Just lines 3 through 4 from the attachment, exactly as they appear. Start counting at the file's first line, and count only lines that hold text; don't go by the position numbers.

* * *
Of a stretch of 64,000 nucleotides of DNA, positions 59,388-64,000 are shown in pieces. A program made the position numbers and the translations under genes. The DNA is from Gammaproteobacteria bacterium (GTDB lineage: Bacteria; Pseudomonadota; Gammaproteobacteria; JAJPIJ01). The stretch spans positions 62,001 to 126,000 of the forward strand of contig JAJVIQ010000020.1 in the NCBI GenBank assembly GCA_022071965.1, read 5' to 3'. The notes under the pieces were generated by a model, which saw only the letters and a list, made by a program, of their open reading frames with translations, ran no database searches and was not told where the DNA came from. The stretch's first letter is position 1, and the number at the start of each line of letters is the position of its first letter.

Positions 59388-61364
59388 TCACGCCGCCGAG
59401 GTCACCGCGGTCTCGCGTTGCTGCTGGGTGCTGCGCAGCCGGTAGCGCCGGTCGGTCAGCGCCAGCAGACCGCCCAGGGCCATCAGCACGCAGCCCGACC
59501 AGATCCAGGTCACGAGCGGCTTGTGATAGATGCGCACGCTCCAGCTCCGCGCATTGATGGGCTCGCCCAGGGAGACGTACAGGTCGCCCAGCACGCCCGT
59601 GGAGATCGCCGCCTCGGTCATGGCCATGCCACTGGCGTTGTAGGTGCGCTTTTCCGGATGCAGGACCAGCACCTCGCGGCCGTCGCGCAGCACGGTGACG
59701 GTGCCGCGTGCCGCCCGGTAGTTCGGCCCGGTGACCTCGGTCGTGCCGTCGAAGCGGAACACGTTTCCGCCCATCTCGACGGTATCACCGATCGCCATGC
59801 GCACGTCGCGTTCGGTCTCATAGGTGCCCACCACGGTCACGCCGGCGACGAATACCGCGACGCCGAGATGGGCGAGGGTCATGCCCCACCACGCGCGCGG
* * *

59388 TCACGCCGCCGAG
59401 GTCACCGCGGTCTCGCGTTGCTGCTGGGTGCTGCGCAGCCGGTAGCGCCGGTCGGTCAGCGCCAGCAGACCGCCCAGGGCCATCAGCACGCAGCCCGACC